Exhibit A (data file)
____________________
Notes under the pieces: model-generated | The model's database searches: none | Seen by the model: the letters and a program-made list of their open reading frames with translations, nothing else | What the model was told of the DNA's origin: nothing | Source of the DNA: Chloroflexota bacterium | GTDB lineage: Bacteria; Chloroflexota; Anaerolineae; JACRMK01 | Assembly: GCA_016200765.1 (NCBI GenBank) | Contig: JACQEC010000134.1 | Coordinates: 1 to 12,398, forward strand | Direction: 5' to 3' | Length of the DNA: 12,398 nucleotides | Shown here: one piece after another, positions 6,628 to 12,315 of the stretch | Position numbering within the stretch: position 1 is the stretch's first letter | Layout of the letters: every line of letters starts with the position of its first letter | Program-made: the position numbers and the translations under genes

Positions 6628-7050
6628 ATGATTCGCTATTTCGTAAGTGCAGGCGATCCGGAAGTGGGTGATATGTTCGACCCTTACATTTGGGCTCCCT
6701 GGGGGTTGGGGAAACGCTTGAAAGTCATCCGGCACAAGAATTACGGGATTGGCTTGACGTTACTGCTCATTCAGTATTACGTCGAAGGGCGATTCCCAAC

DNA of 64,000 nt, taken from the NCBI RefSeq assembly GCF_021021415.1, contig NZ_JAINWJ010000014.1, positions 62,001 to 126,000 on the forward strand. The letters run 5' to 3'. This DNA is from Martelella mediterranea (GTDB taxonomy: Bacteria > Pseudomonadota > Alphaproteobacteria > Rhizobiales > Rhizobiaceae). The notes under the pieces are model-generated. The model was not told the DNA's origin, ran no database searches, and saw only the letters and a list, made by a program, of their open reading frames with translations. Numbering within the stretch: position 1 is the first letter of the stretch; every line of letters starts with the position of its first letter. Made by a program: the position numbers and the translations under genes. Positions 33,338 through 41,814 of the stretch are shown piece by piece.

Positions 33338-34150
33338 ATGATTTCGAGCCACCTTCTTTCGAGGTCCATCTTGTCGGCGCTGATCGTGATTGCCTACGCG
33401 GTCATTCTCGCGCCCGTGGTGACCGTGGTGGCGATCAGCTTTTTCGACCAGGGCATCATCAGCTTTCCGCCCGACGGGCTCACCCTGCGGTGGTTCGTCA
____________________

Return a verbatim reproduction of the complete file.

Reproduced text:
Notes under the pieces: model-generated | The model's database searches: none | Seen by the model: the letters and a program-made list of their open reading frames with translations, nothing else | What the model was told of the DNA's origin: nothing | Source of the DNA: Chloroflexota bacterium | GTDB lineage: Bacteria; Chloroflexota; Anaerolineae; JACRMK01 | Assembly: GCA_016200765.1 (NCBI GenBank) | Contig: JACQEC010000134.1 | Coordinates: 1 to 12,398, forward strand | Direction: 5' to 3' | Length of the DNA: 12,398 nucleotides | Shown here: one piece after another, positions 6,628 to 12,315 of the stretch | Position numbering within the stretch: position 1 is the stretch's first letter | Layout of the letters: every line of letters starts with the position of its first letter | Program-made: the position numbers and the translations under genes

Positions 6628-7050
6628 ATGATTCGCTATTTCGTAAGTGCAGGCGATCCGGAAGTGGGTGATATGTTCGACCCTTACATTTGGGCTCCCT
6701 GGGGGTTGGGGAAACGCTTGAAAGTCATCCGGCACAAGAATTACGGGATTGGCTTGACGTTACTGCTCATTCAGTATTACGTCGAAGGGCGATTCCCAAC

DNA of 64,000 nt, taken from the NCBI RefSeq assembly GCF_021021415.1, contig NZ_JAINWJ010000014.1, positions 62,001 to 126,000 on the forward strand. The letters run 5' to 3'. This DNA is from Martelella mediterranea (GTDB taxonomy: Bacteria > Pseudomonadota > Alphaproteobacteria > Rhizobiales > Rhizobiaceae). The notes under the pieces are model-generated. The model was not told the DNA's origin, ran no database searches, and saw only the letters and a list, made by a program, of their open reading frames with translations. Numbering within the stretch: position 1 is the first letter of the stretch; every line of letters starts with the position of its first letter. Made by a program: the position numbers and the translations under genes. Positions 33,338 through 41,814 of the stretch are shown piece by piece.

Positions 33338-34150
33338 ATGATTTCGAGCCACCTTCTTTCGAGGTCCATCTTGTCGGCGCTGATCGTGATTGCCTACGCG
33401 GTCATTCTCGCGCCCGTGGTGACCGTGGTGGCGATCAGCTTTTTCGACCAGGGCATCATCAGCTTTCCGCCCGACGGGCTCACCCTGCGGTGGTTCGTCA